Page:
“What are you looking for?”

For my heart to know your presence.

For my soul to sing of your love.

For reassurance that you listen.

For trust that you hope in me.

For inner freedom to live your life in me.

For remedy to my stubbornness.

For your warmth to strengthen this cold heart.

For a long rest upon your shoulder.

For my heart to become fire.

For my mind to embrace honesty.

For my anxiety to melt in your presence.

For my life to understand your call for me.

For life to unfold in truth and fidelity.

For life to reflect my belief in you alone.

For life to affirm my voice and gifts.

For life to find you as its source.

For kindness to unite relationships.

For gossip to ebb.

For tenderness to flow.

For justice to makes its home in us all.

For healing to flood my soul.

For a shroud of forgiveness around me.

For mercy to make a home within me.

For home to reflect love.

For people to find your truth.

For the ill to know your healing.

For the stubborn to find serenity.

For the addicted to let go of compulsion.  

For an end of violence and misunderstanding.

For empty stomachs to remain full.

For wars to ebb.

For rainforests and oceans to thrive.

For the earth to be healed.

For the children to know your encouragement.

For the elderly to die in peace.

For the world to treasure your enduring word.

God give you peace,

Fr. Ron

The Stations of the Cross in Atonement for Abuse and the Healing of All: Published by Liturgical Press

Lent provides the perfect setting to pray about one of the most important issues in the Church today, the healing of sexual abuse. CLICK here to learn more and order for your parish or faith community.

Below is my art response to the these Stations of the Cross. This response is published in the book. i am so grateful to Liturgical Press for asking me to be part of this important project.

The Artist’s Response

Finger Painting

I pray that my fingers covered in paint may help redeem the abuse our children faced at the hands of my brothers.

Backdrop of Chaos

With my fingers, brushes, and rags, I splashed paint on the canvas. From that chaos, Jesus emerged. The sex crimes of clergy will never fade or go away. Healing must allow the chaos to speak. The disorder cannot be blended away or ignored or painted over. The disarray becomes the consistent motif for all fourteen stations. I cannot control the chaos of abuse. I also could not control how the face of Jesus revealed itself from the canvas of such discontinuity, disorder, and madness.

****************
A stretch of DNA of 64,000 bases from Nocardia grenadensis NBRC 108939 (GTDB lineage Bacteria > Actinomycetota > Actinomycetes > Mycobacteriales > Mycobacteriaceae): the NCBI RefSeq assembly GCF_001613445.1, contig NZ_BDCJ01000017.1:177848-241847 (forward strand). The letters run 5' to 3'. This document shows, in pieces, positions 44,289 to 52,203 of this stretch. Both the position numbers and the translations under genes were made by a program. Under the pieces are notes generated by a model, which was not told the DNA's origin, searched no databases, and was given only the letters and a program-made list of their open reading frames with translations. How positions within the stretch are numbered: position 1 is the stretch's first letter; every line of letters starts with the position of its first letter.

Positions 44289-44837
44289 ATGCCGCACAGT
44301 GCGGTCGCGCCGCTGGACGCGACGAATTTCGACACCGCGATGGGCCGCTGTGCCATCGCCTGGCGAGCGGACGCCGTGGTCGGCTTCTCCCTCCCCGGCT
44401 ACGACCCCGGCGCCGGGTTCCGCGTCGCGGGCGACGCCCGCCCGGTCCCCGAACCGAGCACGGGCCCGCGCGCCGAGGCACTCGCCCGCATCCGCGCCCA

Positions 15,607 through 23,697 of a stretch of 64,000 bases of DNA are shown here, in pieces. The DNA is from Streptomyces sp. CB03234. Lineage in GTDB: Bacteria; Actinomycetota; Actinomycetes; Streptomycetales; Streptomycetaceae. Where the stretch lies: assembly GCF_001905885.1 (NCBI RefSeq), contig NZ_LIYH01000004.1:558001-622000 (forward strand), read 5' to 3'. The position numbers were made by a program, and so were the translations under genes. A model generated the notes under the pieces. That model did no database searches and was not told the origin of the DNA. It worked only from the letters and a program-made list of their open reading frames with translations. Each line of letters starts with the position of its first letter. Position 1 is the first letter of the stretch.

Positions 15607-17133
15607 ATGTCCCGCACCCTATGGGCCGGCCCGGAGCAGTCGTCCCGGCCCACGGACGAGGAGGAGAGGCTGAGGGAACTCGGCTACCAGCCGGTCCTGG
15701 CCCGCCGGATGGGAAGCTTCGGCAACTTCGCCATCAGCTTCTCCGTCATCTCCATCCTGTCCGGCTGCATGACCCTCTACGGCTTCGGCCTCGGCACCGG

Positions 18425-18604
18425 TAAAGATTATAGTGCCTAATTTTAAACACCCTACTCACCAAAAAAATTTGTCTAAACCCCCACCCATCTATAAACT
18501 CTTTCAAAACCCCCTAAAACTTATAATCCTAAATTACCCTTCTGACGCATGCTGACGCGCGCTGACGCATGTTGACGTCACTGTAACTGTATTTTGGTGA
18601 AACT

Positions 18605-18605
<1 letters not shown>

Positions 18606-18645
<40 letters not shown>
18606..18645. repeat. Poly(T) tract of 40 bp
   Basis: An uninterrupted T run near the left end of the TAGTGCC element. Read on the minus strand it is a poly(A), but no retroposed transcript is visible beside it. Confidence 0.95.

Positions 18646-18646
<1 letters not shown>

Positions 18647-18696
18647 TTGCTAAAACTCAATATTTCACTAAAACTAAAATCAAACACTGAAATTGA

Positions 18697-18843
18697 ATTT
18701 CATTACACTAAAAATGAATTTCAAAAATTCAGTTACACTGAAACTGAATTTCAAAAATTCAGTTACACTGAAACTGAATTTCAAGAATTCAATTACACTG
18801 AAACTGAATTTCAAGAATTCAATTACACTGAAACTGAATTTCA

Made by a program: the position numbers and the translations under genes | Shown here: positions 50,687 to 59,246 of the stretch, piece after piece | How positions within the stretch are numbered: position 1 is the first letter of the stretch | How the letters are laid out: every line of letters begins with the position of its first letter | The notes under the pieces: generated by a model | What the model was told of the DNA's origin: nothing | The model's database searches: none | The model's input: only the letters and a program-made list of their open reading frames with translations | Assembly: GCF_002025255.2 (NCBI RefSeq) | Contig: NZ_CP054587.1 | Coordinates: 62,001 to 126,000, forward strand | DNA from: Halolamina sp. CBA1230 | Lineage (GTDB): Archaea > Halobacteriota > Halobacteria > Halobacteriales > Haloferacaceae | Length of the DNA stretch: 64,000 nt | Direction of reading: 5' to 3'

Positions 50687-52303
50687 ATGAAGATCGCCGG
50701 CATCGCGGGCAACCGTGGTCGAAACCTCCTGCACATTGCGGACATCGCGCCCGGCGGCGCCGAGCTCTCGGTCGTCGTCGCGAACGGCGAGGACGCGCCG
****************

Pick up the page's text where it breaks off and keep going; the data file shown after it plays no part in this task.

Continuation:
Outside the Lines

I pray that my paintings with blurred lines may help heal the ways my brother priests blurred lines of appropriate boundaries. They destroyed children’s innocence and that destruction continues within adulthood. I want people to see themselves here in the mess, the mix of colors, and the unfinished nature of the characters. I want people to see Jesus’ emotion for them.

Primary Colors

Our children use primary colors to create art. I want to experience the innocence of raw color and their instincts of applying paint on canvas. These images are not adorned with clean lines, nuance, or historical style. Viewing the colors and styles of children enable us all to heal.

Face of Christ

The face of Christ holds every emotion of abuse and of our untold stories. He receives all we offer him. Jesus, in turn, reveals to us both suffering and mercy. In his eyes, we find home.

The Disembodiment of Abuse

We often fear and feel shame within our abused bodies. Jesus is revealed without a body in the majority of these paintings. Our bodies need to tell their own stories. These stations reveal disembodied suffering of many who cannot face the truth of their abuse.

The Handprints of Children